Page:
My guide keeps up with its business-like reports, helping to keep us focused on our mission as we step into Gaolers Mews, “the location of the city’s first jail, customs house and home to Gastown’s first constable.” Now it’s the apex of dining 2.0 in Gastown. Places like L’Abattoire’s French influenced West Coast fare, Pekinpah’s southern BBQ, Cork & Fin’s fresh seafood, and just out the lane and into Blood Alley, sits Salt Tasting Room. None of these places are chains. Each is unique unto itself. A refreshing sight after time spent along Robson Street, and in Yaletown. But not as quenching as more alcohol to stave off another episode of anxiety about my own mortality that this journey seems to be exacerbating.

“Guide,” I say, “let’s party like it’s 1999.”

Club 212 presents the latest in progressive dance music,” it returns within seconds.

“Perfect!” As we march onto Carrall Street together, expecting to find a raging dance party just after 6pm. It’s not much of a surprise when we instead find the Irish Heather at 212 Carrall, which was here in the 90s too, but where L’Abattoire now resides. Surprisingly, neither my guide or I are affected by the sudden change in plans, and we quickly adapt to pubbing over clubbing — why it it remains silent about the Blarney Stone, one of Gastown’s longest running pubs is at once mysterious, yet totally obvious.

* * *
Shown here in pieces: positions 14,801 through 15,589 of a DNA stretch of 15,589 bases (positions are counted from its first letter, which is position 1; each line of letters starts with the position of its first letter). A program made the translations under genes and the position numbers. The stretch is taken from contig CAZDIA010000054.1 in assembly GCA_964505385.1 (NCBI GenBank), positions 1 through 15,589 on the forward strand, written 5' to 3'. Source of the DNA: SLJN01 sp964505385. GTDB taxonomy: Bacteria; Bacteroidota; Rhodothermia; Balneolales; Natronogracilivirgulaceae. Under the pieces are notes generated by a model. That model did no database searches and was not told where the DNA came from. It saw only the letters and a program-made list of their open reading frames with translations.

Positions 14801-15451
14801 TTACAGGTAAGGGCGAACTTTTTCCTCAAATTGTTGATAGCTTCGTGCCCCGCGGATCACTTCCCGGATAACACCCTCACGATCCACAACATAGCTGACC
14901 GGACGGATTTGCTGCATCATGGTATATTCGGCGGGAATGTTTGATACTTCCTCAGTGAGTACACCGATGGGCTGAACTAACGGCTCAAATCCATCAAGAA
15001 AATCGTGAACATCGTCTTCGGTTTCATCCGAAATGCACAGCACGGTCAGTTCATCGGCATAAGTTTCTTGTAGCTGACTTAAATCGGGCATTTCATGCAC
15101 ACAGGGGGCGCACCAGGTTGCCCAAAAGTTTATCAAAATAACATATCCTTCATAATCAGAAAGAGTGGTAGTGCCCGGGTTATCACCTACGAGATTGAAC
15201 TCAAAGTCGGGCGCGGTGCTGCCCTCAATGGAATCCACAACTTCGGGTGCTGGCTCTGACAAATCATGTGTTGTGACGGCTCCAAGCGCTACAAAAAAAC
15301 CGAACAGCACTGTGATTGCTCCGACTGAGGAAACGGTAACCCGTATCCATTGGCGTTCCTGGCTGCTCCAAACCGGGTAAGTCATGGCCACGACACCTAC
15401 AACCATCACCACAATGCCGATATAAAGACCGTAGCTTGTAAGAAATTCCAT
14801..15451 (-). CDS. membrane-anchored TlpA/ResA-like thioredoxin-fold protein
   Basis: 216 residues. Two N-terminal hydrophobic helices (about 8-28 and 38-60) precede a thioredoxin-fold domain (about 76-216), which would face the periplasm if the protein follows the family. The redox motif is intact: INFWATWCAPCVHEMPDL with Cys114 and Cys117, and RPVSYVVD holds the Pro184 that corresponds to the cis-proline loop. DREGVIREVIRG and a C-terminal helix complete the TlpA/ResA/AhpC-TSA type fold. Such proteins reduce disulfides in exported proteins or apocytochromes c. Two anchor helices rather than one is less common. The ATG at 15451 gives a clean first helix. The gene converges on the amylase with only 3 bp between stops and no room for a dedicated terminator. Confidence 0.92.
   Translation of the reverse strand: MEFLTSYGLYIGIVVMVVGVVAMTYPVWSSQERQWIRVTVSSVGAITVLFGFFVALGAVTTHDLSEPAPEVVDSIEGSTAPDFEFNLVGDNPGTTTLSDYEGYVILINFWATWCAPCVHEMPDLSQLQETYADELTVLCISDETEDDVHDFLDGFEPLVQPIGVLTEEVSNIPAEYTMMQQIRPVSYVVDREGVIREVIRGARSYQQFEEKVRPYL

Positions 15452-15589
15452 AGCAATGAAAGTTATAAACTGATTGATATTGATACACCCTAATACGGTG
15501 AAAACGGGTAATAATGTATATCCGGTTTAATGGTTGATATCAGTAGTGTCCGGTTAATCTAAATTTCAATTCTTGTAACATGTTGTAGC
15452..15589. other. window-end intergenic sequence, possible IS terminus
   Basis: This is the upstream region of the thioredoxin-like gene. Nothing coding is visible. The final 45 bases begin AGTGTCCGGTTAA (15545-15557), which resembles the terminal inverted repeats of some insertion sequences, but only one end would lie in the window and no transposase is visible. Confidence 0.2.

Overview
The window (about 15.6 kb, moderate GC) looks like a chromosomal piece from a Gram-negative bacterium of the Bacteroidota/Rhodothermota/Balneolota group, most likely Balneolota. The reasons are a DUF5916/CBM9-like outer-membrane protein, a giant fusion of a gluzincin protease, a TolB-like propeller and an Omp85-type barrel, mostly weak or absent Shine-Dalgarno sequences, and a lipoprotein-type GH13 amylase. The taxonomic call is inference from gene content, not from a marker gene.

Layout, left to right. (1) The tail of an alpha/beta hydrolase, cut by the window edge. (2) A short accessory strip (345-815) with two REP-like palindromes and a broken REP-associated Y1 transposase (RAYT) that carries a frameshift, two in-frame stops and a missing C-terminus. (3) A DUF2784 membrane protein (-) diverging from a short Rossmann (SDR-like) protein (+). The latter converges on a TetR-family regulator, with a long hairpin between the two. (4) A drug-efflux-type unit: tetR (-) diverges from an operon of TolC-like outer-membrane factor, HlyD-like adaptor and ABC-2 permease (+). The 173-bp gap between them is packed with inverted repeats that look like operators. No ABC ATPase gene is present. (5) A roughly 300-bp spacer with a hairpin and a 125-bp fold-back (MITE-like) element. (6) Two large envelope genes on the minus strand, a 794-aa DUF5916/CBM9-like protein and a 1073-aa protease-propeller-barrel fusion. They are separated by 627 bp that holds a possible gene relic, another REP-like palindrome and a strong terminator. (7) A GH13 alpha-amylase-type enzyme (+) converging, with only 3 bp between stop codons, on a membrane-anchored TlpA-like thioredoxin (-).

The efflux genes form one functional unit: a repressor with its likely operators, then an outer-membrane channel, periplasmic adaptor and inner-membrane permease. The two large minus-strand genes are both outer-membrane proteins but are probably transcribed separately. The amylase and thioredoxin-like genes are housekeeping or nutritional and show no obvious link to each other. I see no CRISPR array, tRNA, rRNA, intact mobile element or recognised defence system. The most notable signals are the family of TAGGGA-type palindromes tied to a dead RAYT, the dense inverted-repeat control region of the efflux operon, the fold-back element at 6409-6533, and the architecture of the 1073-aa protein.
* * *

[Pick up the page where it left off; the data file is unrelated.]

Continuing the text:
My guide, enjoying a guinness in an unbranded glass.
My guide, enjoying Guinness in an unbranded glass.

“The Irish Heather not only pours the best Guinness in town – but supposedly sells the second-most pints of the dark stuff in Canada,” my guide says. I check to see if the fact holds true with our bartender as we take a seat at the bar. Indeed, the Irish Heather still runs a close second behind a pub in Whistler when it comes to pouring Guinness. I order 2, stand my guide up on the bar, wrap its pages around one of them, and have a chat with the our server. We talk at length about Club 212, the low income residents that Gastown’s revitalization in the 1970’s displaced further east, and the unavoidable displeasures of change — even with something as trivial as drinking. The addition of a bumpy, embossed harp on the Guinness glass, which had remained unchanged for decades, is a real sore spot for our bartender.

“It just doesn’t feel feckin right. If Guinness forced us to use the their new glass with the harp in it, we’d stop servin’ Guinness. That’s ‘ow strongly we believe in honorin’ the past,” my Irish bartender says with confidence while finishing the 2nd pour. If there wasn’t a bar separating us, the guide and I would hug him too. Instead, the three of us sit in silence, united by our unbranded, rogue Guinness glasses.

Saved by the clock tower! Find out how the 90s viewed the DTES, and get ready to take your seat at a dinner table in Chinatown next Thursday. Learn about this series.